Thoughts? Sound advice? TMA blinkers? Forward-thinking karateka?


    Iain Abernethy
  2. MrMcFu is offline

    Badness will not be rewarded

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    Posted On:
    12/06/2004 10:27am

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     Style: BJJ

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    Hell yeah! Hell no!
    Sprawl n' brawl biatch.
  3. Ronin is offline

    Senior Member

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    Posted On:
    12/06/2004 10:44am

    Join us... or die
     Style: Shi Ja Quan

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    Hell yeah! Hell no!
    Considering he knows CRAP about ground fighting, his advice about getting back up ASAP, is very good advice.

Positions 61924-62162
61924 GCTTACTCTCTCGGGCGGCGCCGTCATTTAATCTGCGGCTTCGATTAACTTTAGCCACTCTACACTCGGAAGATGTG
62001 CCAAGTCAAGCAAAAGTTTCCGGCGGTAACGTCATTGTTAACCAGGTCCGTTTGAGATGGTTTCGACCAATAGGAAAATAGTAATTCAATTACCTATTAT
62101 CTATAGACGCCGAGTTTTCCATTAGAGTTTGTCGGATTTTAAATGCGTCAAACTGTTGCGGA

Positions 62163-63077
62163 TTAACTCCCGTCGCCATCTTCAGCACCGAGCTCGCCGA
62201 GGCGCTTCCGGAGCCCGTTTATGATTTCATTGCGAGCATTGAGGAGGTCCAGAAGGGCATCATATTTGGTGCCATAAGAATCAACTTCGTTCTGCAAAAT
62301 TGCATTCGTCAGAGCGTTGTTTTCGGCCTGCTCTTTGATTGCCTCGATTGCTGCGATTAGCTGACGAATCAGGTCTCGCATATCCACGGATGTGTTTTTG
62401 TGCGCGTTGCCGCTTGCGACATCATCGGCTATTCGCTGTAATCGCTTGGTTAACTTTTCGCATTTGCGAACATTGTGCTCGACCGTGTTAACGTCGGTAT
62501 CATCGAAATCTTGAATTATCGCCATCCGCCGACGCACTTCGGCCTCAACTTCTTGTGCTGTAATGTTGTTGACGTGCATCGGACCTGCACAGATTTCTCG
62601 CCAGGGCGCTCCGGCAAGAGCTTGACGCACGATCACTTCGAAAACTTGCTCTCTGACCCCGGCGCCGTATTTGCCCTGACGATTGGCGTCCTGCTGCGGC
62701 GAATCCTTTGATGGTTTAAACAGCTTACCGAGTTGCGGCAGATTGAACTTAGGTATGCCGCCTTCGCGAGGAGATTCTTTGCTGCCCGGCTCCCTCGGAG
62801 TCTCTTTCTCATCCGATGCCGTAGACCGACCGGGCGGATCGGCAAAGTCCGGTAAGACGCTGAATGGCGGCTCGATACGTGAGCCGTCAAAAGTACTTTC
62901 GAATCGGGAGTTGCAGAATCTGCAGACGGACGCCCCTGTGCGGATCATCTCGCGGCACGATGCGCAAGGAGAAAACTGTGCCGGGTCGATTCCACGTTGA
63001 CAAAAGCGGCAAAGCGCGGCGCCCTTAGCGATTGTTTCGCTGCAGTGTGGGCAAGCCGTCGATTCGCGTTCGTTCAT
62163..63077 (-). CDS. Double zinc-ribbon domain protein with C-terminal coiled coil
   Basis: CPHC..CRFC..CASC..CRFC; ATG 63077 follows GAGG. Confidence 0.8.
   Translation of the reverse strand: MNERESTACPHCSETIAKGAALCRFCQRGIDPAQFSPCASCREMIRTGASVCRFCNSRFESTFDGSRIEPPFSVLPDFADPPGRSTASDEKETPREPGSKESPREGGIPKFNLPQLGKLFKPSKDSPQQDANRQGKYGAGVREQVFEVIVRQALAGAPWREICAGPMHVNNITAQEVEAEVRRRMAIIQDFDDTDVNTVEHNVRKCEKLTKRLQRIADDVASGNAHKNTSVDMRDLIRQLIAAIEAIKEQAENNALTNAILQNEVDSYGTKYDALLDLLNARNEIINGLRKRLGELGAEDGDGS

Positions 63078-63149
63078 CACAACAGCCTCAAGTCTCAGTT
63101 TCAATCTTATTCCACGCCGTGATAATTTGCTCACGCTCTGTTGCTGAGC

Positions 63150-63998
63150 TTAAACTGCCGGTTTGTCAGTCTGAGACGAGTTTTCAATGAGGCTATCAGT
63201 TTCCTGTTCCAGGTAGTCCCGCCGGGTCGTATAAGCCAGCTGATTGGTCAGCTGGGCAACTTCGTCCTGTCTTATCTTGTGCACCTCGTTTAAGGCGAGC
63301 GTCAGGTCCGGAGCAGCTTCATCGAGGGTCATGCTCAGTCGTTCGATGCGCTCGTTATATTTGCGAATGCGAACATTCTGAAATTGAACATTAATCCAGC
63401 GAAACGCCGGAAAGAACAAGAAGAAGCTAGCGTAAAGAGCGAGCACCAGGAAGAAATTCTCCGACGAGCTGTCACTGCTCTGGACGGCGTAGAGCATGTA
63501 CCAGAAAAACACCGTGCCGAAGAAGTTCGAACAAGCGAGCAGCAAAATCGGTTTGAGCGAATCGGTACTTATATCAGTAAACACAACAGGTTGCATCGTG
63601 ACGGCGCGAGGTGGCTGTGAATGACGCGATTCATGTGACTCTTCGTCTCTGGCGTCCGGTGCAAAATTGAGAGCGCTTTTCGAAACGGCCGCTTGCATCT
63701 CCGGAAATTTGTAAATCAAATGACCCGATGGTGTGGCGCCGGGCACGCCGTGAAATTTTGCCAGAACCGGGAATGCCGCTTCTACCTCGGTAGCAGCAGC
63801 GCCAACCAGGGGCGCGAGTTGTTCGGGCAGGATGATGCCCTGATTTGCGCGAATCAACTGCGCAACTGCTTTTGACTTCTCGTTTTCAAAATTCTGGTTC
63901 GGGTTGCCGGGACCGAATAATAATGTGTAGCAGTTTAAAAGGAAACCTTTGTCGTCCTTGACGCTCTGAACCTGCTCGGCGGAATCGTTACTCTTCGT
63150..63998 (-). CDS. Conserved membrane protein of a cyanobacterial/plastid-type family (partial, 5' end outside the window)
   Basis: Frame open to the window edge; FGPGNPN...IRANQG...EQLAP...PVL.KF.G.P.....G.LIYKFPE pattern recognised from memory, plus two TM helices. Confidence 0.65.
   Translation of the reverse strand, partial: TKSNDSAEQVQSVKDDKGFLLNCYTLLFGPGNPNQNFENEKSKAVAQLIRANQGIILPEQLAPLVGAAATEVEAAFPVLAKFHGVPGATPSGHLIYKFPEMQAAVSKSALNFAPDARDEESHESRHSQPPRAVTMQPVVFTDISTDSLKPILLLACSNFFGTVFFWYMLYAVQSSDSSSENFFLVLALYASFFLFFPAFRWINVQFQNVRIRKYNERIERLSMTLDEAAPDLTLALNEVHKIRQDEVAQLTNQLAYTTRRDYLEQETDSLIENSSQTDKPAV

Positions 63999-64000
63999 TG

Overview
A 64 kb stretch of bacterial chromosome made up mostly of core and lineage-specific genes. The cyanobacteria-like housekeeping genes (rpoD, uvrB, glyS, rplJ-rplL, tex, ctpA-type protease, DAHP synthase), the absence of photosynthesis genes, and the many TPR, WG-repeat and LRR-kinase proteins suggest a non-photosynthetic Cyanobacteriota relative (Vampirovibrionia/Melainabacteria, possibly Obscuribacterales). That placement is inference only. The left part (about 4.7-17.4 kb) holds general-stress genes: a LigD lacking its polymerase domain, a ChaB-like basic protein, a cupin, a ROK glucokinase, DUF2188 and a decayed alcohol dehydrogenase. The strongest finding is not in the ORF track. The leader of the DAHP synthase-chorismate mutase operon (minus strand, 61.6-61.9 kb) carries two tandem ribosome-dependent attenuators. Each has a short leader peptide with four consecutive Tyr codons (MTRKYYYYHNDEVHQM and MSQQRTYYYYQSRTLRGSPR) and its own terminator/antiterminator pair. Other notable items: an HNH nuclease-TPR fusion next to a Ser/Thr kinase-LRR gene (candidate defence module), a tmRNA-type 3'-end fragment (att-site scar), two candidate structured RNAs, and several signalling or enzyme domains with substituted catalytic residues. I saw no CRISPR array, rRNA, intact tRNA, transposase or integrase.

4. Kempocos is offline

    Welterweight

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    Posted On:
    12/06/2004 1:10pm

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    Hell yeah! Hell no!
    Slideyfoot what are your thoughts NOOB, if you are going to post a small bit out of the context it was pesented then No I do not have any input. To me he seemed to address the information explaining HIS thoughts what are yours.
    ----------------------------------------
    After reading Jekyll's threads I bring back an old sig.......

    Do you really train or just bore people on message boards and parties talking about it.
  5. Anna Kovacs is offline
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    Posted On:
    12/06/2004 3:42pm

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     Style: Dancing the Spears